Despite access to the single insurance policy, an injured person could still pursue a claim directly against the vehicle manufacturer or technology provider. A person with a claim valued at more than the single insurance policy’s liability limits may prefer this option. In this case, the claim would proceed according to standard tort rules.

Liability Payments Recovery

Upon making a liability payment, the automated vehicle’s insurer would be able to recover from the vehicle manufacturer or the technology provider the part of the payment that was associated with the automated technology malfunctioning. The amount that the vehicle’s insurer could recover would be reduced by a monetary deductible.

The deductible, which would reduce the number of times insurers recover liability payments associated with the automated technology malfunctioning, would apply to a given event that causes a claim or claims, instead of just an individual claim. For instance, in addition to being able to recover payments for an individual collision with a claim that is valued higher than the deductible, an insurer could recover liability payments associated with a cyber breach that affects multiple vehicles where each individual collision results in an individual claim below the deductible but the aggregated cost of these claims surpasses the deductible.

The insurer, vehicle manufacturer and technology provider would have access to a mandatory binding arbitration process to settle any disputes. This  arbitration process would involve specialized adjudication, which would be more efficient at resolving disputes than the civil courts. A party could appeal to the courts only on a matter of law. 

Data-Sharing Arrangement

By working together after a collision, vehicle manufacturers and insurers can help their customers and anyone who was injured get compensated fairly and quickly. The data-sharing arrangement would consist of vehicle manufacturers making prescribed data available to vehicle owners and/or insurers to help determine the cause of a collision, whether the vehicle was in manual or automated mode at the time of the collision and the vehicle operator’s interaction with the automated technology. A data-sharing arrangement is crucial to a quick resolution of liability claims.

The process for sharing the data should be streamlined to facilitate the data transfer and avoid any administrative burden on vehicle manufacturers, vehicle owners or insurers.

California Data Recording Requirements

In California, as part of the permit to deploy automated vehicles on public roads that is prescribed in state regulation, Article 3.8 – Deployment of Autonomous Vehicles,  vehicle manufacturers have to certify that their vehicles are equipped with an automated technology data recorder that captures and stores sensor data for all vehicle functions controlled by the automated technology at least 30 seconds before a collision. The data captured and stored has to be in read-only format and capable of being accessed by a commercially available tool.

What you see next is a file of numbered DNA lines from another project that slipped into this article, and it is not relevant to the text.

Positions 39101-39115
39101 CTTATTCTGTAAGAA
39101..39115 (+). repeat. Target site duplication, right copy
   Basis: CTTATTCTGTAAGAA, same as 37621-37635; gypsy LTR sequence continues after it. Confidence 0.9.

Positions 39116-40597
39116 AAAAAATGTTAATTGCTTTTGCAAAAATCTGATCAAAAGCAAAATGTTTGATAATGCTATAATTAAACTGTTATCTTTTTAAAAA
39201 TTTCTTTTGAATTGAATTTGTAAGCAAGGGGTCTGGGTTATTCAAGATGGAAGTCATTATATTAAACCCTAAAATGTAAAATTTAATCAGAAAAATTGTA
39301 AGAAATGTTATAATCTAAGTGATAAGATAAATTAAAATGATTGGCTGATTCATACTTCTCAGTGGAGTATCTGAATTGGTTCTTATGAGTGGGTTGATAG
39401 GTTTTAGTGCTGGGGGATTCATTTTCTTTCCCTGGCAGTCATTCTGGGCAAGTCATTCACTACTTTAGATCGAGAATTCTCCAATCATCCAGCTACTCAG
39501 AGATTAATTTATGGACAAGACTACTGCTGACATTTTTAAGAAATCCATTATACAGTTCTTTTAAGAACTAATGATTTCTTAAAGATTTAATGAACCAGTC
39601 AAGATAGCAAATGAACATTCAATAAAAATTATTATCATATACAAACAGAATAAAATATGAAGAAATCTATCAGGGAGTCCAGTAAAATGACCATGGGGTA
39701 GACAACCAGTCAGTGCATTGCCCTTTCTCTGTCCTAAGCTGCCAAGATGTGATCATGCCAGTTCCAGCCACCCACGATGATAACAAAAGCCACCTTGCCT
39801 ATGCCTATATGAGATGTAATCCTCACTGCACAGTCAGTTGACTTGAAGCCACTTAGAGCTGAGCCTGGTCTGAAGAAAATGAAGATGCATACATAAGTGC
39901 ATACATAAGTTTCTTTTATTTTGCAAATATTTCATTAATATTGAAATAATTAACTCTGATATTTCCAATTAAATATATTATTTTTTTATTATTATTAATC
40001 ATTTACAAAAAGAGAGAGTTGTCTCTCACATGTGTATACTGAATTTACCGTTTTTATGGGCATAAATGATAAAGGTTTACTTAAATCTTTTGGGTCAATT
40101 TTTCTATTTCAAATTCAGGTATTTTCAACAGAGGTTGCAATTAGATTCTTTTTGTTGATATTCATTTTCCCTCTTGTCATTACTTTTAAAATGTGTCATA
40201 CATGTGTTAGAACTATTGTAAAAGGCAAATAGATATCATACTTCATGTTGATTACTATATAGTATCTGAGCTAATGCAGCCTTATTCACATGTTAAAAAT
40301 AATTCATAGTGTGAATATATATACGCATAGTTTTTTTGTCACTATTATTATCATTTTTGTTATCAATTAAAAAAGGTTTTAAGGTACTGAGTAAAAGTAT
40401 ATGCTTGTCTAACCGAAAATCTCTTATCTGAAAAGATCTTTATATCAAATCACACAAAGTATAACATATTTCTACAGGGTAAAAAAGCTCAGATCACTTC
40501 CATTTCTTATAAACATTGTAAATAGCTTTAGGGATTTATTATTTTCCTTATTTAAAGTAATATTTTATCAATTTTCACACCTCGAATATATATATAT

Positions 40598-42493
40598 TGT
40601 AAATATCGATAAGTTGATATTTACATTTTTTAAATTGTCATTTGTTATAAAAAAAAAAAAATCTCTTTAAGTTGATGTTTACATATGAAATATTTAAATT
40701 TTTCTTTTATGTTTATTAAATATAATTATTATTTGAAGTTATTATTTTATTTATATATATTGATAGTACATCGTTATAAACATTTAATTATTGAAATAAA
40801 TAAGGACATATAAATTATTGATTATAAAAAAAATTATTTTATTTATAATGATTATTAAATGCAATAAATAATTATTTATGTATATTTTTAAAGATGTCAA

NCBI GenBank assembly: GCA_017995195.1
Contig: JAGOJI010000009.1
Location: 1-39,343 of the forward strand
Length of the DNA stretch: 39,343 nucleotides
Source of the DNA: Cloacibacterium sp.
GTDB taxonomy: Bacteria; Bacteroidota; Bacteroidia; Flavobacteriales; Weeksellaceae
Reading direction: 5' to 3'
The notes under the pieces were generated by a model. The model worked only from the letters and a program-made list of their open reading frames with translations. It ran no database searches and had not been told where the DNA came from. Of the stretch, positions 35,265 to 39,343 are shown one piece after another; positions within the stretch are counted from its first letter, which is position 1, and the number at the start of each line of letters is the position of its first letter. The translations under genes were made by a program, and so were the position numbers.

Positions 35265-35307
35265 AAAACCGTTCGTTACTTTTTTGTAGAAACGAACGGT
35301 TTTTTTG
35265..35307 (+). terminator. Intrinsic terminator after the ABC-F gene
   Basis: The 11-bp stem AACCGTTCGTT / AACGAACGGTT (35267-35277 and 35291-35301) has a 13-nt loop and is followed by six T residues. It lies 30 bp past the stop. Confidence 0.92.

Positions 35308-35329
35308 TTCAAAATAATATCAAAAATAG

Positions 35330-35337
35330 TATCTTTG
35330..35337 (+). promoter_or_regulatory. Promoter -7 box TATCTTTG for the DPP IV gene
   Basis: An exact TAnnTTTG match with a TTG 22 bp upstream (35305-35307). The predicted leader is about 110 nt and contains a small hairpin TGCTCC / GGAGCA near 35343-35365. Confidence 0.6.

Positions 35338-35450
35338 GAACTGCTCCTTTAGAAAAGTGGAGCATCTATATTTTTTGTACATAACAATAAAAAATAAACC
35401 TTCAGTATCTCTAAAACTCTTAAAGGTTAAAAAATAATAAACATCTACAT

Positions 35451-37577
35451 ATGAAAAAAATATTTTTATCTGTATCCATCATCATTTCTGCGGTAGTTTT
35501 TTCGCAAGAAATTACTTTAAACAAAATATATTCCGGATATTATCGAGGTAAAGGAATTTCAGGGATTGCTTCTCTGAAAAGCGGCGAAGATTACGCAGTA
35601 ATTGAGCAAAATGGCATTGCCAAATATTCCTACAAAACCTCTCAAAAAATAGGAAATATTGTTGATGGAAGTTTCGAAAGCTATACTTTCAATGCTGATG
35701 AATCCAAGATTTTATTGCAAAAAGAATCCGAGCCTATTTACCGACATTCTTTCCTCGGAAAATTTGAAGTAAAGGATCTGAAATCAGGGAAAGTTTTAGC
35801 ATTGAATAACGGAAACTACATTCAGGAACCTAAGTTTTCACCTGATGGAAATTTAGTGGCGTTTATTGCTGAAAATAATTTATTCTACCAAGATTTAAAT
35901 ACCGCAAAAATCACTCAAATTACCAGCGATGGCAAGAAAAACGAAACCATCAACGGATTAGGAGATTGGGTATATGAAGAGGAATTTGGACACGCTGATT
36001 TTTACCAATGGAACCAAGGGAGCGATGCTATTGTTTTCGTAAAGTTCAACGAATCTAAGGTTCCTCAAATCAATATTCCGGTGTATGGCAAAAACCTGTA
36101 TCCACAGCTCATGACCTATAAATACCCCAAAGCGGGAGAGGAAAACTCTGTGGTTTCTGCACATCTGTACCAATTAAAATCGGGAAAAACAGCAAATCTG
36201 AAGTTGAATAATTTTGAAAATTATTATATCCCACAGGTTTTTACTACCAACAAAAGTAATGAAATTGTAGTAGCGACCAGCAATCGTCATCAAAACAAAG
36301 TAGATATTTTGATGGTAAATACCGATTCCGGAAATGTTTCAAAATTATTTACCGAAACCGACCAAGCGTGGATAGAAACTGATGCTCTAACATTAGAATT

Data elements that comprise IBC’s recommended data-sharing arrangement

  1. GPS-event time stamp

  2. GPS-event location

  3. Automated status – on or off

  4. Automated mode – parking or driving

  5. Automated transition time stamp

  6. Record of driver intervention of steering or braking, throttle or indicator

  7. Time since last driver interaction

  8. Driver seat occupancy

  9. Driver belt latch

  10. Speed

  11. Vehicle warnings or notifications to the vehicle’s operator.

Recommended Federal Vehicle Safety Standards

Automated technology warrants standards under the Motor Vehicle Safety Act that are similar to those for tires, brakes, and emissions and restraint systems. These standards would provide a degree of confidence in the vehicles’ performance and safety.

Thatcham Research recently published Assisted and Automated Driving Technical Assessment, which contains vehicle safety criteria for automated vehicles. The criteria indicate how automated vehicles should perform in certain driving conditions.

timg.jpgThe U.S. National Highway Traffic Safety Administration released voluntary guidance for the development and rollout of automated vehicles. The Voluntary Guidance for Automated Driving Systems comprises 12 priority safety design elements for consideration, including vehicle cyber security, human-machine interface, collision-data recording, crash-worthiness, consumer education and training, and post-collision automated technology behaviour.

Both Thatcham Research’s automated vehicles safety criteria and the U.S. voluntary guidance provide important direction for the Canadian federal government as it considers automated vehicle technology and cyber security standards.

From improving road safety and potentially saving thousands of lives annually, to enhancing mobility and reducing traffic congestion, automated vehicles could change transportation systems around the world. The technology is evolving rapidly. With rapid change, comes risk.
Canadians who use automated vehicles, whether they use the vehicles for personal or business purposes, will expect appropriate insurance to be available. If involved in a collision, they will expect fair and quick compensation. Canadians will also expect the automated vehicles that they use to be safe and meet the highest standards for technology and cyber security.

Provincial and federal governments and regulators, insurers and other stakeholders must work together to put in place appropriate auto insurance policies and supporting legislation as well as updated vehicle safety standards. With automated vehicles coming to Canada’s roads in the near future, the time to begin this work is now.

Source:IBC 2018-11-15